In the early to mid 1980s the expectations and moralities expressed were much different then today. Taking this into consideration it is understandable why the introduction of Mortal Kombat was a landmark shift in gaming and the controversy surrounding it to be expected. Nintendo, by this time, understood the threat of the Sega assault but they were also following their internal mantra of game play first. They knew they had to compete in the 16 bit category but also manage their reputation as well.
The 16 bit gamer then became the 32, the 64 bit gamer and so forth. Nintendo decided early on they would not compete to attract this demographic so they continued to plot their own course. To this hardcore gamer who demanded and fueled the console race Nintendo had already lost due to their insistence on less violence and no blood.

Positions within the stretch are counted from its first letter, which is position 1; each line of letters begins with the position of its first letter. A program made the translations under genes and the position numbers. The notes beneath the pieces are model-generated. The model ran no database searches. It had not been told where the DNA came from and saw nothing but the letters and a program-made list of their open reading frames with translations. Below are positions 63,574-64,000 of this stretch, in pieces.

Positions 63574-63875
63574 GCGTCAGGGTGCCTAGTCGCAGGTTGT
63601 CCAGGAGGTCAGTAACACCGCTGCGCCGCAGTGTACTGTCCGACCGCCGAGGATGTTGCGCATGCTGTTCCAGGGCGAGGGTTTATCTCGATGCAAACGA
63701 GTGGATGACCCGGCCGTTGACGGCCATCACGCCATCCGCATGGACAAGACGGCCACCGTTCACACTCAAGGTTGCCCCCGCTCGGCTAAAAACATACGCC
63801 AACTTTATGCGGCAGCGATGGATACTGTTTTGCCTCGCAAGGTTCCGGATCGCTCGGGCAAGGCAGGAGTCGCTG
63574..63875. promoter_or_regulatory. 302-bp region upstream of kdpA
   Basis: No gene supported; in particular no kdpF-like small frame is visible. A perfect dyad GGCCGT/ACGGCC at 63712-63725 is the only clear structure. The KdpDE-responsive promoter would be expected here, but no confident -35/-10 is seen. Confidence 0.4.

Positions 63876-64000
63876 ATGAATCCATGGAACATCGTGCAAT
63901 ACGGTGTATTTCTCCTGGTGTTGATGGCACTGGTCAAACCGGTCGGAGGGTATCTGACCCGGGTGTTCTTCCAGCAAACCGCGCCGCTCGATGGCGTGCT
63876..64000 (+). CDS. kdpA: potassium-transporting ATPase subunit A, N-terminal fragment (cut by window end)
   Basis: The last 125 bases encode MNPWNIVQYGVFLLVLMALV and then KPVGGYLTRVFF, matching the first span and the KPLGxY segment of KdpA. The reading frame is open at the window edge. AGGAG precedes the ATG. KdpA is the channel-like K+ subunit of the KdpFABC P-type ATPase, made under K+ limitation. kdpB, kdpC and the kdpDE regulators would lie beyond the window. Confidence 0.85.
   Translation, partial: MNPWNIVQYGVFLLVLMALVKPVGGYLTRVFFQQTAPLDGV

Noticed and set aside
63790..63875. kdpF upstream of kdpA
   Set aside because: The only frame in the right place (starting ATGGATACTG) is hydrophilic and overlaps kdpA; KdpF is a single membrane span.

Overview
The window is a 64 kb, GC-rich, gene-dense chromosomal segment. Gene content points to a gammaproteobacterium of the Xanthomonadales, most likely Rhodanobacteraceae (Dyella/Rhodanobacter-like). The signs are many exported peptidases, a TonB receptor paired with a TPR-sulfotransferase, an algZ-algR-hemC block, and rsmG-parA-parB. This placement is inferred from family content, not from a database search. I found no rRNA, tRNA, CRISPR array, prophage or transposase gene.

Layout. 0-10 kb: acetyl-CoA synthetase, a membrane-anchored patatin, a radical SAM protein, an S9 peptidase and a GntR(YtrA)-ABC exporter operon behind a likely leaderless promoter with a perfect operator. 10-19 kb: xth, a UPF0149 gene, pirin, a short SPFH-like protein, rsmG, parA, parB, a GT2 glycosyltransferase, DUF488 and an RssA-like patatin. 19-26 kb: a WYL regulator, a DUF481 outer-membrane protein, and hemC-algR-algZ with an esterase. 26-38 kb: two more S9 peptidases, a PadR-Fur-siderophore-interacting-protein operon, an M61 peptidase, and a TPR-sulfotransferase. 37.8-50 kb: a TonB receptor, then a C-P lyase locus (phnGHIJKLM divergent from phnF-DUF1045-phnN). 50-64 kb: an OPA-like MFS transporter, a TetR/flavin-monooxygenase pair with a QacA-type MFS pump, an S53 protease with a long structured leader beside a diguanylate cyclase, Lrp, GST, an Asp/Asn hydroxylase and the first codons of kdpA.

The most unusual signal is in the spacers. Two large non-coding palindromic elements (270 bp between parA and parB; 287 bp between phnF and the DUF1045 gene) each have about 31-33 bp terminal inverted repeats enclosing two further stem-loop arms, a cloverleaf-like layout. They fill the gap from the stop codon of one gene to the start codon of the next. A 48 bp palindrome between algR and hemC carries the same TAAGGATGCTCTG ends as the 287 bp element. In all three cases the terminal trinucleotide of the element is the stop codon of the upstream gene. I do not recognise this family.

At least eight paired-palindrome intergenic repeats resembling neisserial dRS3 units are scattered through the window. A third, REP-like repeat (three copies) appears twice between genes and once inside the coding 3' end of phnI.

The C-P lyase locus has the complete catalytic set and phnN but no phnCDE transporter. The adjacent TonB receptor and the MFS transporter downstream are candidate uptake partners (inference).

Gaming did not become less accessible during this time but it did become fragmented as casual gamers were left with less options and hardcore gamers were led by the nose towards planned obsolescence to continuously spend on the newest console.
I agree that the Wii brought the casual gamer back into the industry but I argue that they were always there waiting on for something more aligned with their needs. The market simply changed and now it has changed back for the most part. The shine is gone from the more powerful is always better doctrine. The console race is being battered by streaming which benefits the publishers and takes the ownership form the customer.
Nintendo did not win the console war but they were able to reestablish their niche and reclaim these lost gamers.
@Zidentia Did someone not read the opening paragraph before posting?
THEY PULLED A SNEAKY
@Desrever yeah, the rated M thing never really stopped kids from getting their hands on the games.
As far as fighters, SNES had the best of the two IMO....Killer Instinct was a fabulous port of the arcade version and was exclusive to the system